The Importance of Child Seats

Written by: Dale Orlando

Child seats are important safety precautions that can save lives and prevent serious injury to young ones in motor vehicle collisions. In Canada, there are various regulations regarding the use of child safety seats. First, they must bear the National Safety Mark label in order to be used in this country. This label indicates that the seat complies with Canadian regulations and standards, and is legal for use here.

Our safety standards differ from the United States’ and other countries’, so child and booster seats that will be used in Canada must be purchased in Canada. Further, every child seat has an expiration date, which designates the length of time that it can be safely used. There are several different laws regarding how and when to use child seats, regulated by the Ontario Highway Traffic Act.

Child Car Seats for Infants

Under the Ontario Highway Traffic Act, infants must be secured in a rear-facing car seat until they weigh at least 20 lbs. However, S.E.A.T.S. for Kids, an organization that advocates child auto safety, recommends that babies use a rear-facing seat for as long as reasonably possible. Since infants have large, heavy heads in relation to their body size, and the bones in their spine have not yet ossified, they are prone to head and neck injuries. S.E.A.T.S. suggests that children are seated in rear-facing seats until they reach the maximum height and weight stated on the car seat label.

Child Car Seats for Toddlers

Under the Highway Traffic Act, young children must legally use a forward-facing car seat until they weigh 40 lbs. Forward-facing seats differ from booster seats because they contain their own 5-point harness, rather than using the car’s seatbelt. This ensures that smaller children are properly secured. Although children can be switched to a booster seat once they reach 40 lbs, parents are advised to use their own discretion. Children should remain in a car seat until they are tall enough that the seatbelt will be accurately positioned on their body. Many 5-point restraints can be used for children up to 65 lbs.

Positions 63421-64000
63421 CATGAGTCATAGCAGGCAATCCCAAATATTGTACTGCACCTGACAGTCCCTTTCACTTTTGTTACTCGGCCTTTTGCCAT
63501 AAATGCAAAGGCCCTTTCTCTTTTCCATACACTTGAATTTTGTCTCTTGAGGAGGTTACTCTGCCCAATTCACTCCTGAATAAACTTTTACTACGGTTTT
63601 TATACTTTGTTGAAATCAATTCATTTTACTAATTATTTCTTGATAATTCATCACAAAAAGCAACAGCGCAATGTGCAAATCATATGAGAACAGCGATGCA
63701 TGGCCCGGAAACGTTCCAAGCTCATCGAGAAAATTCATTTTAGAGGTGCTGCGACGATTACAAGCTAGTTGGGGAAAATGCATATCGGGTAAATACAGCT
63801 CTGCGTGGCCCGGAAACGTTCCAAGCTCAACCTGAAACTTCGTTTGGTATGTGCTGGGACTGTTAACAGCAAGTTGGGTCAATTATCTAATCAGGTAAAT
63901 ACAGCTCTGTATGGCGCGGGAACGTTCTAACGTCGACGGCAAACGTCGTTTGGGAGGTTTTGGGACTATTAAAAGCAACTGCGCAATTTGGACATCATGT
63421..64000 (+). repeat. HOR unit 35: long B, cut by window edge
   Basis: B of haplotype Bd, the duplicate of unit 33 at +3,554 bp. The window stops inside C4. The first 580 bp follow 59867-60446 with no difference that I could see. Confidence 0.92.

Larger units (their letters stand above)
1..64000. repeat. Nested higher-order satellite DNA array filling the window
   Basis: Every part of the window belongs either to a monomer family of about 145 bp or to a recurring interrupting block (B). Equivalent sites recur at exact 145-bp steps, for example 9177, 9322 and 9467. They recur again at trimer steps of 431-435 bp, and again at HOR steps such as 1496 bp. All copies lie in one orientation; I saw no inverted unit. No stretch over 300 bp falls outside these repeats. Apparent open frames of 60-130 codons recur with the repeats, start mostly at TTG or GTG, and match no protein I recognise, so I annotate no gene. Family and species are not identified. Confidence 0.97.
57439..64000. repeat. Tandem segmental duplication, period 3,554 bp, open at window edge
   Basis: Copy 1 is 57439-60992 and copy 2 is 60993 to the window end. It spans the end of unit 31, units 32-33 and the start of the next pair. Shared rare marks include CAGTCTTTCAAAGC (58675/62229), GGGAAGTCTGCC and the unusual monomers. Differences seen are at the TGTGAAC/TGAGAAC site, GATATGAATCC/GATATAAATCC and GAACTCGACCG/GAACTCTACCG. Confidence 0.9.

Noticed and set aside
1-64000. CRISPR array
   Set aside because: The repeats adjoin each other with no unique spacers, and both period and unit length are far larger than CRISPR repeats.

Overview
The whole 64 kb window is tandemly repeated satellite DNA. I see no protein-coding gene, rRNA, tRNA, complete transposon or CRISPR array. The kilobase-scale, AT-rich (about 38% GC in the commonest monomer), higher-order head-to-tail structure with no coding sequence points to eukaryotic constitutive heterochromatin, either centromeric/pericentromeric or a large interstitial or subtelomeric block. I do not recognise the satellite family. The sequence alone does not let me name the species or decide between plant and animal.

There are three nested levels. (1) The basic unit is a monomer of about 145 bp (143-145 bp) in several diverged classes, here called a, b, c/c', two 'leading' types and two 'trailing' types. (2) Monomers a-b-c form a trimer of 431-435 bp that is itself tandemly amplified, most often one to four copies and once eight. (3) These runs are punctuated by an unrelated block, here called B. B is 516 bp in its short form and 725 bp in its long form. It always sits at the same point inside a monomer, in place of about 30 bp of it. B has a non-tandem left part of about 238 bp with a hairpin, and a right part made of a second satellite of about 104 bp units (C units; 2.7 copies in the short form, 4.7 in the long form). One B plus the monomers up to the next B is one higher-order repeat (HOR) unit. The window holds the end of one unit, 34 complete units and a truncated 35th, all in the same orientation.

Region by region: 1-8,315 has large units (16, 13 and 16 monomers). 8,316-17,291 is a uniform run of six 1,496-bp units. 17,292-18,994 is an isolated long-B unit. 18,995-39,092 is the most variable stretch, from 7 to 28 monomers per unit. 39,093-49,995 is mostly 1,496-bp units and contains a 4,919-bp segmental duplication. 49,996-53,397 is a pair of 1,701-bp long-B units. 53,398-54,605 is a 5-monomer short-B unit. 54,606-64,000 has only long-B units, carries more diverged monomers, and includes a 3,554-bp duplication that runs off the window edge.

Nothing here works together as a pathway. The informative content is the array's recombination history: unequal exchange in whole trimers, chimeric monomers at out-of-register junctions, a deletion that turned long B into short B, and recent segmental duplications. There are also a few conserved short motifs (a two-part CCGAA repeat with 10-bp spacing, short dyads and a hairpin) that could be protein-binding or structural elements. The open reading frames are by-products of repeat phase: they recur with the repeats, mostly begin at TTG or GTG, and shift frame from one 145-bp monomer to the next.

Booster Seats for Children

The law states that children must remain in a booster seat until they are:

  • 8 years old OR
  • 80 lbs OR
  • 4 feet 9 inches tall.

However, even if a child has reached one of these checkpoints, it is important to consider whether they really can safely ride without a booster seat. In general, children can move out of a booster seat if:

  • they can sit all the way back against the vehicle seat
  • their knees bend comfortably over the edge of the seat
  • the lap portion of the seat belt fits snugly over the thighs and does not ride up the stomach
  • the shoulder belt goes across the chest bone and middle of the shoulder and not across the neck
  • the child can sit properly for the entire trip

This 5-step test should be done in every vehicle, because seat sizes can vary radically from car to car.

Properly securing a child in a car seat is the law. It reduces the risk of serious injury or death in a motor vehicle collision. It is also your legal responsibility. Drivers  must ensure that children under the age of 16 are buckled and using the appropriate child or booster seats for their size and weight. Failure to do so can result in a fine of $240 and 2 demerit points.

As a personal injury lawyer in Toronto, there are few things more disturbing than seeing children who have been hurt because they were not properly buckled in the correct seat. For more information, refer to the Ontario Ministry of Transportation driver’s handbook.

Dale Orlando


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